The requirement to publish such granular detail about the employment outcomes for different demographic categories exposes employers to damaging reputational and legal risks.

How to provide ten days’ notice to candidates and employees?

The legislation also requires employers or employment agencies to give at least ten business days’ notice to candidates or employees prior to using an automated tool to make decisions about hiring or promotion. No exceptions or derogations are given to this requirement.

The legislation already stipulates that the notice must include the job qualifications and characteristics being assessed by the automated tool.

The proposed amendments further clarify how this notice should be given to candidates or employees. It gives employers three options:

  • include the notice on the website’s careers section (for candidates) or in a written company policy (for employees); or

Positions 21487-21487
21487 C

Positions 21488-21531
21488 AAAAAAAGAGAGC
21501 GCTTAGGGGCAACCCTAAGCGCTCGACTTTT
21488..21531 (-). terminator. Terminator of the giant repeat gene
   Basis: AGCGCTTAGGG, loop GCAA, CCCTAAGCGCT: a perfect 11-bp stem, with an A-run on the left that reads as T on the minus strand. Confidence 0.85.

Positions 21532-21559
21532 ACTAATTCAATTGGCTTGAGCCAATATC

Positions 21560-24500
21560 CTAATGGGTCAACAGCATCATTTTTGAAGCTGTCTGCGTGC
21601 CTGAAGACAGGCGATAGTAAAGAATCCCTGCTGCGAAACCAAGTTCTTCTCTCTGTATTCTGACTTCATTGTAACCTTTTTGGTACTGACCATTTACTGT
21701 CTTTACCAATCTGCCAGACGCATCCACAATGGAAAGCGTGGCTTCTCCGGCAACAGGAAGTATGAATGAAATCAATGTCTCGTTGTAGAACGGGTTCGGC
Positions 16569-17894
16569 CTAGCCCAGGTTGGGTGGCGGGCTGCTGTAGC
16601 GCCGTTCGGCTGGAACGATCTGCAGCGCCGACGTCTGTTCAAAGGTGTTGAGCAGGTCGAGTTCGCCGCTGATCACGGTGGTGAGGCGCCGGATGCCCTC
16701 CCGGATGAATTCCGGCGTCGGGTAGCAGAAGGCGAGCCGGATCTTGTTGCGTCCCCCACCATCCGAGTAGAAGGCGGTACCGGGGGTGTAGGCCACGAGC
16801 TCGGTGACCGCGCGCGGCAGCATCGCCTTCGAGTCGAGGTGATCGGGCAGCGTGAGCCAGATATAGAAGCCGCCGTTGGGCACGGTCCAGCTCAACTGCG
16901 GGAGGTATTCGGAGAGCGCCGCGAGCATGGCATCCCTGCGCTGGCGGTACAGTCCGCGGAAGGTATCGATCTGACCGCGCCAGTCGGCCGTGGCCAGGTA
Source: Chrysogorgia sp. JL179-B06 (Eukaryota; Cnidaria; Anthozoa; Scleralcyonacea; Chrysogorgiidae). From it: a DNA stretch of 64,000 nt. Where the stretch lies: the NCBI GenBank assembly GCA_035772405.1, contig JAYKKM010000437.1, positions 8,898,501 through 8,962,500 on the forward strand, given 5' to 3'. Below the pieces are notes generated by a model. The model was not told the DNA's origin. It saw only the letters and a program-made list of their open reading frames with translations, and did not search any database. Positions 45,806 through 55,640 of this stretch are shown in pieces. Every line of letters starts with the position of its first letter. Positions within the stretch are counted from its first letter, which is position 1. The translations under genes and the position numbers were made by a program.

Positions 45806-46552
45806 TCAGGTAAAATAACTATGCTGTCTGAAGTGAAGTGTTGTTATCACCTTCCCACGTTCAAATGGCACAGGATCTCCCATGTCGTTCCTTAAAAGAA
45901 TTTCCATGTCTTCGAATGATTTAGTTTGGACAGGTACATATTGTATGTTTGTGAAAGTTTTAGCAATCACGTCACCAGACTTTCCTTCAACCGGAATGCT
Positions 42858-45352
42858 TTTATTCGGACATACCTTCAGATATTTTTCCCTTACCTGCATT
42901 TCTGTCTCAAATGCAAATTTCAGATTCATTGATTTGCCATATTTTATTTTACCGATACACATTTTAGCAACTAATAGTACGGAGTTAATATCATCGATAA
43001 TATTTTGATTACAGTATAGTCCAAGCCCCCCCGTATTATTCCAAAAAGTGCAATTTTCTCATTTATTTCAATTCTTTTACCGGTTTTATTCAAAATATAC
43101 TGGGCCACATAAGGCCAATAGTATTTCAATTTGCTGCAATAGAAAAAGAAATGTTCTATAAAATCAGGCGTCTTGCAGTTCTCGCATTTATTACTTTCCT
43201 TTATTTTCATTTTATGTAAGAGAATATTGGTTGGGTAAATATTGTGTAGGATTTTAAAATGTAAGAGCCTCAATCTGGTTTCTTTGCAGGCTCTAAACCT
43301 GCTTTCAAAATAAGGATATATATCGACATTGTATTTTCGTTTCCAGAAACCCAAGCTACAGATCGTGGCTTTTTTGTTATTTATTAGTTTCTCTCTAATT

• include the notice in a job posting; or
  • provide notice via U.S. mail, e-mail or in person (for employees only).

In the 10-day period, individuals can request the use of an alternative selection method or another accommodation. The proposed amendments clarify that the notice must include information about how to make this request.

However, the amendments also explicitly state that employers and employment agencies are not required to provide an alternative selection process or accommodation.

It is therefore up to employers whether to change their processes for candidates and employees who do not wish to be assessed by an automated tool.

DISCLAIMER: This blog article is for informational purposes only. This blog article is not intended to, and does not, provide legal advice or a legal opinion. It is not a do-it-yourself guide to resolving legal issues or handling litigation. This blog article is not a substitute for experienced legal counsel and does not provide legal advice regarding any situation or employer.